One direct way of stating the heart of the question might be: is there sufficient textual evidence and support for the assertion that Plato's Republic contains meritocratic elements?
A second and larger concern here would be if so, because of this meritocracy, and not to mention the absence of slavery, the Republic could be considered in some sense democratic, at least perhaps moreso than the ostensible democracy of Greece, limited of course to land-owning males -- and perhaps in this context it might make sense to ask whether this "real" democratic element is present in our contemporary democracies.
In a way this question comes down to the following one: does the Republic include a meritocratic analysis of the population at every stage of psychic development? A possible equivalent today might be global universal education, which every child could gain entry to -- although higher levels would involve passing increasingly rigorous tests.
In other words, could the ostensible aristocratism betrayed by Plato's advocacy of the "noble lie" of the myth of the metals -- that certain people are gold, others silver, yet others bronze, etc. -- be read on the contrary as reflecting not a base classism (or worse a vulgar racism) but rather and perhaps counter-intuitively the very heart of the radically progressive or democratizing-meritocratic impulse that is the engine of the Republic?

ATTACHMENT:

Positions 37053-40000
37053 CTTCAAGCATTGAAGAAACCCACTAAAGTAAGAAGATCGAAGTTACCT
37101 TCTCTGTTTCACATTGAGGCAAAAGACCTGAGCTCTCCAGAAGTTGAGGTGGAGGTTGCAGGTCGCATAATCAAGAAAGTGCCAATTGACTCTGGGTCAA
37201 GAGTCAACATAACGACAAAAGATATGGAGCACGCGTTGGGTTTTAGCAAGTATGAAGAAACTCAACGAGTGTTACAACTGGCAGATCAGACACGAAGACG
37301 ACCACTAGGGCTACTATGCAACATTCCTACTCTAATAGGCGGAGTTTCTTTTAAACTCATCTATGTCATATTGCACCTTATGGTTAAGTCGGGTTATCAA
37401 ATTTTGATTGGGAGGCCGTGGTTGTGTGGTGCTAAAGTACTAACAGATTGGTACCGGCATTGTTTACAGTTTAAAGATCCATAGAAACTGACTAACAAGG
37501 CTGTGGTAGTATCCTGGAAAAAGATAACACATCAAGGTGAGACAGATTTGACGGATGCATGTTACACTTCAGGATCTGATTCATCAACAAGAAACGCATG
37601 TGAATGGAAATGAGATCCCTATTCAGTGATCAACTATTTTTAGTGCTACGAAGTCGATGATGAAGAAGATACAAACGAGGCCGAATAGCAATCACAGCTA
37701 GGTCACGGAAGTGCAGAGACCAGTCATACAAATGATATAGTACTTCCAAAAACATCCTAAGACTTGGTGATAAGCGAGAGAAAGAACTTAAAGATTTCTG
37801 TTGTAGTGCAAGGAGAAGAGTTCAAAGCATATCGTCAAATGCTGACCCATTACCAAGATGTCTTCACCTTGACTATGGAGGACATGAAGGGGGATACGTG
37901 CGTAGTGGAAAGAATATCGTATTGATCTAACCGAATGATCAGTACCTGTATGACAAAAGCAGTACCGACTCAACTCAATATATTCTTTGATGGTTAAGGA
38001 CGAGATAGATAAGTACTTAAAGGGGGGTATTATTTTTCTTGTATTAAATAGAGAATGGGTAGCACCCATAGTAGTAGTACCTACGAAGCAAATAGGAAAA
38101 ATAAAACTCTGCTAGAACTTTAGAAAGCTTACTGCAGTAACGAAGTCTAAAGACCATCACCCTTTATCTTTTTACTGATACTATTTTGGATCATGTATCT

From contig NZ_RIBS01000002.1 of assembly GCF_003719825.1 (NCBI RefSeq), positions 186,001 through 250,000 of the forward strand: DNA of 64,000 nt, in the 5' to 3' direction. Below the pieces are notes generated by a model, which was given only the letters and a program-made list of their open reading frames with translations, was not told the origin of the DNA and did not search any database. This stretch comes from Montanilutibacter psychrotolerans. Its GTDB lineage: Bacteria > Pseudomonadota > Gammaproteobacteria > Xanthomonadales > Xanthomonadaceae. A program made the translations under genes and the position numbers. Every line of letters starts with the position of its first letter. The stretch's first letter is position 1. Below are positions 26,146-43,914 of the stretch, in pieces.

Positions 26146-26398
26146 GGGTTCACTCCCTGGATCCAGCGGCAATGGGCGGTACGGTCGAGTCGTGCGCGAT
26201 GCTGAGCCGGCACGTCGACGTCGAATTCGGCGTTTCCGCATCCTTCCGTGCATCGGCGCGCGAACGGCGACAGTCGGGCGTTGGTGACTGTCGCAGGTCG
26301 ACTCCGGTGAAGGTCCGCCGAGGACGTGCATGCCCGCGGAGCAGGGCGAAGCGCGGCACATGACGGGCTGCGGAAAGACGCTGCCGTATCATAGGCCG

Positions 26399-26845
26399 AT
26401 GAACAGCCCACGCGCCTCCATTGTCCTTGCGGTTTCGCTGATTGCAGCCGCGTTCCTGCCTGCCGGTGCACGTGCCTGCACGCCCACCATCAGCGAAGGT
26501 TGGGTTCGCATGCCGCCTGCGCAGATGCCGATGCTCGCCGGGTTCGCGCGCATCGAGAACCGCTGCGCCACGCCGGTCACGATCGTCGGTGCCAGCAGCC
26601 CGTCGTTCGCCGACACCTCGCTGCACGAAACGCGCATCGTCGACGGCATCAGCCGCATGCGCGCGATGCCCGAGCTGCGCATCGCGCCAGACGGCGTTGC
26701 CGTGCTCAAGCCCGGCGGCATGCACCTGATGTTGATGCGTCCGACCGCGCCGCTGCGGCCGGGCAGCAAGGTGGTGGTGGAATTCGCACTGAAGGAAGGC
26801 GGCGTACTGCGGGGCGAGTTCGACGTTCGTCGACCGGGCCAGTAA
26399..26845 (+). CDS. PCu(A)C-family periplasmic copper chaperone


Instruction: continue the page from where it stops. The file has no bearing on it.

Is there in the Republic a global selection over the population for traits that could be optimally deployed in various roles or functions within the society? What about the very negative authoritarian dimension of the Republic, the expulsion of poets and artists; as well as the de jure caste system which would seem to strongly favor an aristocratic interpretation rather than a democratic one?
I guess I want to graft the "democratic" onto a different chain of signification, and point to the inner radically democratic (because meritocratic) moment in the Republic where, at least from the perspective of a child, everything is possible: all possible paths are potentially open to everyone. What makes it "just" and "fair" is precisely this lack of socio-economic barriers to individual growth and development. I don't want to paper over the negative dimensions and palpable distaste for the "masses" that is present in Plato's text here; but does it seem at all justified to make this case for a possible democratic recuperation of the Republic?
Apologies for the length here. Just to reiterate the basic question: is there textual evidence for meritocratic social advancement and organization in Plato's Republic? (And if so -- as a secondary concern, that is really the motivation for the first question -- is it then reasonable to further characterize this aspect or impulse of Plato's thought as effectively democratic in some ways; might it be reasonable to say this meritocracy relates to what it means to have democracy?)